In this first installment of our 2018 “summer research profiles” series, we meet Dr. Nick Ball of Pomona College, preparing for a pre-tenure sabbatical. What is a pre-tenure sabbatical, you ask? Leveraging time and resources to establish and prepare your undergraduate research lab for the future. We’ll let Nick tell you all about it…
It’s the end of the semester – are grades submitted? Check. Lecture notes put away? Check. Commencement? Check. So what’s next? Typically, this is the time of year where I would be preparing for the arrival of summer research students in my lab. I usually start by asking myself a few questions to make sure everything is in order: Who’s going to be on which project? What chemicals do I need? Did they turn in their housing applications? However, this year is different. This year, I start a year of research without my students. But first, a little bit of background.
I have worked hard to build a strong, inclusive, vibrant lab environment where students not only work hard, learn a lot, own their work, but most importantly, have fun…
In 2015, I moved to Pomona College from another liberal arts institution on the East Coast. Armed with new glassware, a glovebox, lab space, and eager students, my research program focuses on using catalysts to convert common pollutants into high value organic products. Running an undergraduate research lab at Pomona for the past 3 years has been a fantastic experience. I’ve had the honor of mentoring 18 students (including six thesis students), developing them into burgeoning scientists and publishing papers! I have worked hard to build a strong, inclusive, vibrant lab environment where students not only work hard, learn a lot, own their work, but most importantly, have fun! As this summer begins, I’m faced with putting much of these student-focused efforts on hold as I embark on my pre-tenure sabbatical leave.
As this summer begins, I’m faced with putting much of these student-focused efforts on hold as I embark on my pre-tenure sabbatical leave.
What’s a pre-tenure sabbatical?
Good question! Most colleges and universities offer a period of time where you can dedicate your full effort towards research. Some offer a sabbatical before tenure. At Pomona, upon successful completion of a third-year review (think of it as a mini-tenure review process) we are granted a full-year of paid leave from teaching and service. What are the institution’s expectations for the sabbatical? Expectations vary, but the main purpose is to have dedicated time focused exclusively on research. As a result, most science faculty on their pre-tenure sabbatical partially or completely pare down the number of students in their lab and either hunker down in their own lab alone, or join a research lab off campus. For me, I wanted this time to develop new research skills to help position my laboratory for the long term.
Reconnecting with the field
The goals for pre-tenure sabbatical can vary for everyone. I intend on exploring new avenues of research and using the dedicated time to focus on additional grant writing. So where am I going – literally? I will be working as a Visiting Assistant Professor in Dr. Jennifer Love’s group at the University of British Columbia (UBC). While in Canada, I’ll be working on activating bonds containing fluorine using nickel catalysts. This is an area of my work that I would like to strengthen and Prof. Love is one of the top researchers in this field. She has been so gracious to provide me with this wonderful opportunity and I am eager to learn.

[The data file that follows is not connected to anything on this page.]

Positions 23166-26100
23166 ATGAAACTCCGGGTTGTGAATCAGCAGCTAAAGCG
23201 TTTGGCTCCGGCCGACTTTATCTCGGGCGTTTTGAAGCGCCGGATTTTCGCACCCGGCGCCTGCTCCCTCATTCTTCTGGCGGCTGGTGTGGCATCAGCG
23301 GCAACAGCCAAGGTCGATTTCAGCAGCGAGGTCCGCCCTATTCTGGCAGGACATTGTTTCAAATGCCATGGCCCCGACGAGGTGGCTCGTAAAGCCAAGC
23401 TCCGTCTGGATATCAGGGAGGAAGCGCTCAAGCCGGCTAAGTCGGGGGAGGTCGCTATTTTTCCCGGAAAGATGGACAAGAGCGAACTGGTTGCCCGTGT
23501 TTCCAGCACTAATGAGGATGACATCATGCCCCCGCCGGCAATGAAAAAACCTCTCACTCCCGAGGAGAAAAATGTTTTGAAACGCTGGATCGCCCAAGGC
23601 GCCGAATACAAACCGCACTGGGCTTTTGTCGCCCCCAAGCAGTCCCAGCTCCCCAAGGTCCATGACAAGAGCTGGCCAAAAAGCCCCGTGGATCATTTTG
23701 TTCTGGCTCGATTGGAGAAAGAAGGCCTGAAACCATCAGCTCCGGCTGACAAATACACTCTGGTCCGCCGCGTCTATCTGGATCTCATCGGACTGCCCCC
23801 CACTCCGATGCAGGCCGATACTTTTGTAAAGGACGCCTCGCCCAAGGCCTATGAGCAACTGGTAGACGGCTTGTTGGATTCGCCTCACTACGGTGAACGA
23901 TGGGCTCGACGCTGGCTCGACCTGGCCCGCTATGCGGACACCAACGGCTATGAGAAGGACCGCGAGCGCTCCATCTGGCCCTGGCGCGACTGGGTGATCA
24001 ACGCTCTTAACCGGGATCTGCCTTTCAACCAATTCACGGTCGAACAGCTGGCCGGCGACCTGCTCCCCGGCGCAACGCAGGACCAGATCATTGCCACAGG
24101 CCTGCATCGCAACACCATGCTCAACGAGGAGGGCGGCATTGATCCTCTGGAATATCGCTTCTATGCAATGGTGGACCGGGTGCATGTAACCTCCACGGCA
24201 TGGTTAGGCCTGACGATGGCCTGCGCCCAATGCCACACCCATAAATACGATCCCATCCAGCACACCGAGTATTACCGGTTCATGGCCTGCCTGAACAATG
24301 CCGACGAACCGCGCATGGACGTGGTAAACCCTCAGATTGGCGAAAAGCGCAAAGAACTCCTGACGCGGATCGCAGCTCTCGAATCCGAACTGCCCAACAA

The goals for pre-tenure sabbatical can vary for everyone. I intend on exploring new avenues of research and using the dedicated time to focus on additional grant writing.
Additionally, I will have a thesis student (a Beckman Scholar at Pomona) who I will be supervising remotely on his thesis project. He is one of several incredible students who are on an upcoming publication from my lab and his work will continue with some fantastic collaborators we have with Pfizer (Dr. Christopher am Ende). During my pre-tenure sabbatical, I will also be engaged in developing existing projects I have with collaborators at Cal State Polytechnic Pomona (Dr. Chantal Stieber), Pomona (Dr. Daniel O’Leary) and Chapman University (Dr. Maduka Ogba). Above all else, I will be furiously writing grants to ensure these efforts can be sustained!
…nothing prepared me for the tough conversations of telling some very special folks that I’d be leaving for the year…
The unexpected long goodbye
One aspect of pre-tenure sabbatical no one prepared me for was the long process of letting go. I have spent three years building my research lab, developing my courses, mentoring and advising students but nothing prepared me for the tough conversations of telling some very special folks that I’d be leaving for the year. Not surprisingly, much of my time lately has been spent meeting with research students and helping them make arrangements to find another thesis advisor for next year. I’ve had to have similar conversations with my advisees on the need to find a temporary academic advisor. Of course, I have no doubts that these students will be in excellent hands, but it doesn’t make it any easier. No one talks about the guilt of letting go, and the trepidation of having to start again in a year, but this dedicated research time is needed. I’ve come to recognize that my sabbatical will make me a stronger teacher, researcher, and mentor. One month to go and then I will be on my own journey! Next stop, Canada!
Dr. Nicholas D. Ball is an Assistant Professor in the Department of Chemistry at Pomona College in Claremont, CA where he does research in organometallic chemistry and catalysis with undergraduates.